Column: Find yourself in college to improve your experience

Gillian Eubanks

As we are coming up on finals week, I know everyone feels the pressure that’s on. Every year, we have to come to this and it’s never fun. But the bright side is, you’ve made it to the end of the year. So, congratulations for making it.

I will be entering my senior year next semester, and it is so surreal. I’m sure many others can relate to this feeling. It’s incredibly intense, but also relieving. I also have two friends who are graduating this year, so congratulations to them. It’s actually so exciting to see my friends completing their degrees and going into the “real” world.

If you are like me and still have however many years left, I’m here to give you some advice to get through the next week and really any time during your college career.

College is intense. This is actually an understatement. College is literally life-changing. But I’ve found a few ways to help me navigate it easier. First, remember that you are young. It can be hard sometimes to feel this way when you’re in college because there’s usually just so much going on.

Most of us have a job, if not more than one, on top of classes, a social life, relationships, our own problems, etc. It can be overwhelming at times. Learning time management is also a key to handling all of this. However, sometimes it’s important to slow down and remember you are young. Be responsible, but have fun.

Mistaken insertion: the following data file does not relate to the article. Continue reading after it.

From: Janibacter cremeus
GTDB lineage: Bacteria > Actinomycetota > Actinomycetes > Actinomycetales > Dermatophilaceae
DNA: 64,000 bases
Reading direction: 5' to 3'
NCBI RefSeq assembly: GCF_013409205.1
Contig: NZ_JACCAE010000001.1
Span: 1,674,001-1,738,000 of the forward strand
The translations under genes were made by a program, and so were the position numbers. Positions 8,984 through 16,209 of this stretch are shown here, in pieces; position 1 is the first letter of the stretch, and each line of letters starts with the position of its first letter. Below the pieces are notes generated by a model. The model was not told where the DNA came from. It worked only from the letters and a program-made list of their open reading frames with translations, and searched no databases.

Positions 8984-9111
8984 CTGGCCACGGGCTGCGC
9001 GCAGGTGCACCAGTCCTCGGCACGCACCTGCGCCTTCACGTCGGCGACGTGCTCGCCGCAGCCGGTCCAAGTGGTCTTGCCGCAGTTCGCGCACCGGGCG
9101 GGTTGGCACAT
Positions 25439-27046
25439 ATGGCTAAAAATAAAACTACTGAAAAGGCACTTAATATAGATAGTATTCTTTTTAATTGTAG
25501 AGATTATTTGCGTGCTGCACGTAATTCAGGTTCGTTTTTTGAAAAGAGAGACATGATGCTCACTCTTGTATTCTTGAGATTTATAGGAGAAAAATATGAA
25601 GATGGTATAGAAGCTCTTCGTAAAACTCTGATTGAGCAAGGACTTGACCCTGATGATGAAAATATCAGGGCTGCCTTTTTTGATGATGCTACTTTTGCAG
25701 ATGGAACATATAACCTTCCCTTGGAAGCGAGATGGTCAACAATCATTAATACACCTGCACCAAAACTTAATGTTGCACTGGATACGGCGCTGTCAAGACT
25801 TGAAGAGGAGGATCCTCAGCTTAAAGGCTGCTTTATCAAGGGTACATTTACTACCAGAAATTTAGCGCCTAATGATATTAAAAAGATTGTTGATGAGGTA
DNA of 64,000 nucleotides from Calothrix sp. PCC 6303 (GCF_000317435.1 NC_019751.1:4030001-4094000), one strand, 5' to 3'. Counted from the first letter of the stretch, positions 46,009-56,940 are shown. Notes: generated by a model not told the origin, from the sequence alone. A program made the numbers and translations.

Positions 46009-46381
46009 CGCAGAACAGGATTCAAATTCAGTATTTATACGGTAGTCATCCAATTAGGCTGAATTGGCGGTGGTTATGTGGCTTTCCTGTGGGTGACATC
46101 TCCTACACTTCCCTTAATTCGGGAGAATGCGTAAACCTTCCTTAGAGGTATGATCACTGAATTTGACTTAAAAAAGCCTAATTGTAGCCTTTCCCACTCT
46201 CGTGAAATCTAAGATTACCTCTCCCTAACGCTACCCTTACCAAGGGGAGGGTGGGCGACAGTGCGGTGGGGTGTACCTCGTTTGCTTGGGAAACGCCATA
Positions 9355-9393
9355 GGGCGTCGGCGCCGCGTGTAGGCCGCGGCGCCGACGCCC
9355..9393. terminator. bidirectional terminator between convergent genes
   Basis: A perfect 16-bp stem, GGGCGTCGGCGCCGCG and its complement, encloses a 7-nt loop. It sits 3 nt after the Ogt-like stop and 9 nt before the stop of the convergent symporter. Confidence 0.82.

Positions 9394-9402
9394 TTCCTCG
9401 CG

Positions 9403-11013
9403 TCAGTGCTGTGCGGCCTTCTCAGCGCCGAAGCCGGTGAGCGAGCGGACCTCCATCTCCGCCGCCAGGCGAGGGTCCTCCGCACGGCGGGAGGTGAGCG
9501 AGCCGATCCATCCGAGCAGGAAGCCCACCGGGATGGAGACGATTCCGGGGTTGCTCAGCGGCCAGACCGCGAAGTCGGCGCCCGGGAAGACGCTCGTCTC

These are years we won’t get back, and there’s so many opportunities for us. We have to take advantage of them while we can. So, go on crazy adventures with your friends, eat literally whatever you want and make time for yourself to do the things you love. It’s so crucial to let some of this college stress off of your shoulders.

Another essential piece of advice for getting through college, is to really learn yourself. These are amazing years to start going down that “who am I” journey. Do some deep soul-searching. Understanding what you truly want in life, how you want your life to look, what your goals are, etc., will help improve your college experience. It’s hard to really answer these questions but most of know what we don’t want, and that’s a good place to start too.

Once you can get an idea to what the answers are to these questions, you’ll be able to center your studies to cater to what you want in your life. This can be incredibly helpful for those of us who struggle to know what they are doing in college, and thereafter.


Gillian Eubanks is a junior health communication major. She can be reached at 581-2812 or [email protected]